Starting Your First Business Is Hard at Any Age

Creating Your First Business Isn't Easy

Today I made a pack of ramen noodles for lunch. The $0.50 packaged kind. While staring at that bowl in my microwave I had this vivid flashback to my teenage years. I remember how I used to make a huge mess in the microwave every time. I’d set it to heat for 3 minutes like the packaging said in a plastic cup that was a little too small and it would boil over. I was too busy and too focused on other things to take the time to heat it one minute at a time.

That reminded me of the raw enthusiasm and grit I had at 18. I knew I didn’t know everything, but I knew one thing: I could do anything I put my mind to. Around that time, the sun was setting on my first business. I was at University and didn’t have time to build enough jewelry. I also knew the business was great while I lived at home, but it couldn’t pay my rent in the real world.

It’s been years since I finished school and my raw enthusiasm went through the high spin cycle a few times in my first few jobs. The work was challenging and I learned so much, but I learned more than anything that I didn’t know half as much as I thought I did.

It took me years to build back up the kind of courage I had when I was 18 years old. I think that is one of the reasons the average age of an entrepreneur is 45 years old. The real world isn’t simple and it can challenge even the most optimistic souls. At the end of the day we all have to pay rent, right?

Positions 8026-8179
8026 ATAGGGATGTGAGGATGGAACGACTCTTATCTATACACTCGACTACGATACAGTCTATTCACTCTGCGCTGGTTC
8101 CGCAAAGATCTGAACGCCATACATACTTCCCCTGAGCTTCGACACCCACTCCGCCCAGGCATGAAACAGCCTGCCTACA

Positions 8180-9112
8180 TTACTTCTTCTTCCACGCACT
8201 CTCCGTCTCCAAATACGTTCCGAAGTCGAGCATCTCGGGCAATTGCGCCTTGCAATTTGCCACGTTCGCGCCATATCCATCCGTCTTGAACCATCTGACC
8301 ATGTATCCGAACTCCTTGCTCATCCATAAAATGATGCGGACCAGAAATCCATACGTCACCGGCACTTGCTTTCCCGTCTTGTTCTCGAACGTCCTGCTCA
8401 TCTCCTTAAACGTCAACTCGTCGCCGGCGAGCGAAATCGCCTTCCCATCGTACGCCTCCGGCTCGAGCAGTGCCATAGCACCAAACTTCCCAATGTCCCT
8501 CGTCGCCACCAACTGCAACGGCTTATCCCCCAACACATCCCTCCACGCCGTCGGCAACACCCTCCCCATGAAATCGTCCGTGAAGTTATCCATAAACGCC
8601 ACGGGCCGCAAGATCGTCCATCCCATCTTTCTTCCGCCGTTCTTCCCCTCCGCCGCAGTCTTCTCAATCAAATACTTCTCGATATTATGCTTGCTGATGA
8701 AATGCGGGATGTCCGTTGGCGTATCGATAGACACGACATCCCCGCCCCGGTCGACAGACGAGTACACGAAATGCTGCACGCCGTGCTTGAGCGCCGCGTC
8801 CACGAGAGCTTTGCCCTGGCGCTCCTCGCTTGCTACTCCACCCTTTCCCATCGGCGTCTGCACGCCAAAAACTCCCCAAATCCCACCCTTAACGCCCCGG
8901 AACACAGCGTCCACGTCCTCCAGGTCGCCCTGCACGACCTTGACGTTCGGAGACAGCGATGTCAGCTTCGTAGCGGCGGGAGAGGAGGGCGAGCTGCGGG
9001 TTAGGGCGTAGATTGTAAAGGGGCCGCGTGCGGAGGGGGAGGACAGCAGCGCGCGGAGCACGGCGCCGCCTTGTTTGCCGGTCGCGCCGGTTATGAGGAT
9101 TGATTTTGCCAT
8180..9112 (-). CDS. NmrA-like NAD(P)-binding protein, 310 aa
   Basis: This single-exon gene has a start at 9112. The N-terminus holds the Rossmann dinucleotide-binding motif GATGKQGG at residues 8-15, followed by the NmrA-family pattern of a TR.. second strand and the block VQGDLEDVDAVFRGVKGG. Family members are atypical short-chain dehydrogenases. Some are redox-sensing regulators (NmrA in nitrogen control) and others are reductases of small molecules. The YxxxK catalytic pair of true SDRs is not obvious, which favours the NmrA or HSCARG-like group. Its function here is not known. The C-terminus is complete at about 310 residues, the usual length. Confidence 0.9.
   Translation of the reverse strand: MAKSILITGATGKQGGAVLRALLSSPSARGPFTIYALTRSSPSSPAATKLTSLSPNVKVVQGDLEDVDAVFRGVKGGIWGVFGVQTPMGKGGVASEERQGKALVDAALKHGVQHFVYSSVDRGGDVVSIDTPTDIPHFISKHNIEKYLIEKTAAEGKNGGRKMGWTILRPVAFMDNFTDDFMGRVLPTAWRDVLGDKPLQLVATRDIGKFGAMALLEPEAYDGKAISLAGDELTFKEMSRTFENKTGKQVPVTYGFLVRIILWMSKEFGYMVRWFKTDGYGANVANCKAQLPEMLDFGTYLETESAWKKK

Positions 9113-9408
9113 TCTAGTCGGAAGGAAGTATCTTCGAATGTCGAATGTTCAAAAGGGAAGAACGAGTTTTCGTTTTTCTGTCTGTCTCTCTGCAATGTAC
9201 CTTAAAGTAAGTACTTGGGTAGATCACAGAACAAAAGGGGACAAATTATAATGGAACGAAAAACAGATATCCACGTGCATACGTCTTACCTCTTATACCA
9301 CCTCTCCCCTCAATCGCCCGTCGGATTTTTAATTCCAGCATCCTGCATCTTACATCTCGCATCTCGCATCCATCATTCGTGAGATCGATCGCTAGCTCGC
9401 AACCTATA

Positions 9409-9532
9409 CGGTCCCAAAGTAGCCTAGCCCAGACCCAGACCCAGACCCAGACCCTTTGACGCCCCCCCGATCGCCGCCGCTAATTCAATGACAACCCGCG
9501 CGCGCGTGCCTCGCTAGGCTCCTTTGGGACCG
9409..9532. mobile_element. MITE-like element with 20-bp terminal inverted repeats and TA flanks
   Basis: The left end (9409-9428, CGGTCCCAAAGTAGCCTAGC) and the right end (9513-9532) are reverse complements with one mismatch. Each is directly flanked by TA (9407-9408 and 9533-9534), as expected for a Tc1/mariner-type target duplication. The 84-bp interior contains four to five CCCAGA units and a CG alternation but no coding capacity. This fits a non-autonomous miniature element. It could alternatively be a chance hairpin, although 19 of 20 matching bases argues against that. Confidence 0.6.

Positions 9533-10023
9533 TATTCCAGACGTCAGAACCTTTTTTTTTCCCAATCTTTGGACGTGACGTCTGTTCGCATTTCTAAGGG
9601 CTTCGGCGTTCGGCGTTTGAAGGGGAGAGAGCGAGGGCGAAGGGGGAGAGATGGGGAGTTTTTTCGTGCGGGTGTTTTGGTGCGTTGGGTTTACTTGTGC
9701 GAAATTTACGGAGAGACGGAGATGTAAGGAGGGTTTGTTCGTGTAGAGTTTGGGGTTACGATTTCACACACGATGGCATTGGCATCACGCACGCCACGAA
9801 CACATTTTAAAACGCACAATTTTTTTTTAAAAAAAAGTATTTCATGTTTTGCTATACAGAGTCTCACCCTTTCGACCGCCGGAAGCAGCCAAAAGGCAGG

I had to take baby steps to rebuild my daring. I took several full-time jobs over several years and socked money away, hoping someday I’d find the passion and the courage to try again.

Building A Business One Day at a Time

I started one business that was very safe and kept my day job to test the waters. Slowly but surely, with a lot of support from mentors, friends and family I finally find myself building my dreams.

AutoCFO is a dream business for me. We are bootstrapped (this was always a goal of mine), venture backing can be a wonderful thing, but for me with what I wanted to build in AutoCFO, bootstrapping was the only option.

I wanted to build a company with compassion, with accessible pricing, with a passion for functioning products, products whose quality and customer support sell themselves.

The dollars we earn at AutoCFO go into improved customer tools, customer support time and new amazing features. We don’t have big ad dollars to spend so we rely on word of mouth, on loyal users.

Every person on our team pitches in everywhere. I respond to customer support emails at all hours of the day and night (if I’m awake—I do try to sleep sometimes!). I drag everyone on our team (even part-time contractors) through our new feature and app designs asking for feedback, and they are so wonderfully patient with me. They always say, “but I’m not a finance person,” and to be honest, that makes them more qualified!

Pulling Inspiration From Fellow Business Owners

I still don’t have the daring I had when I was 18 (does anyone actually want that?), but I’ve earned just enough of it back to try again. I’ve also earned the little bit of skepticism that comes with a few grey hairs, which it turns out isn’t the horrible thing I’d thought it would be at 18.

I’m finally ready to challenge the status quo. I think even my 18-year-old self would be proud of me for pushing the envelope on the much-ingrained finance industry.

Through our tool, I’ve met business owners of all ages and every one of them inspires me. The courage to build something from nothing. To brave the tax laws and legal incorporation challenges that come with building something unique in the world. Because some of us just can’t NOT.

Here is to all the brave and daring entrepreneurs out there who have the courage to put themselves and their newborn businesses out there into the world!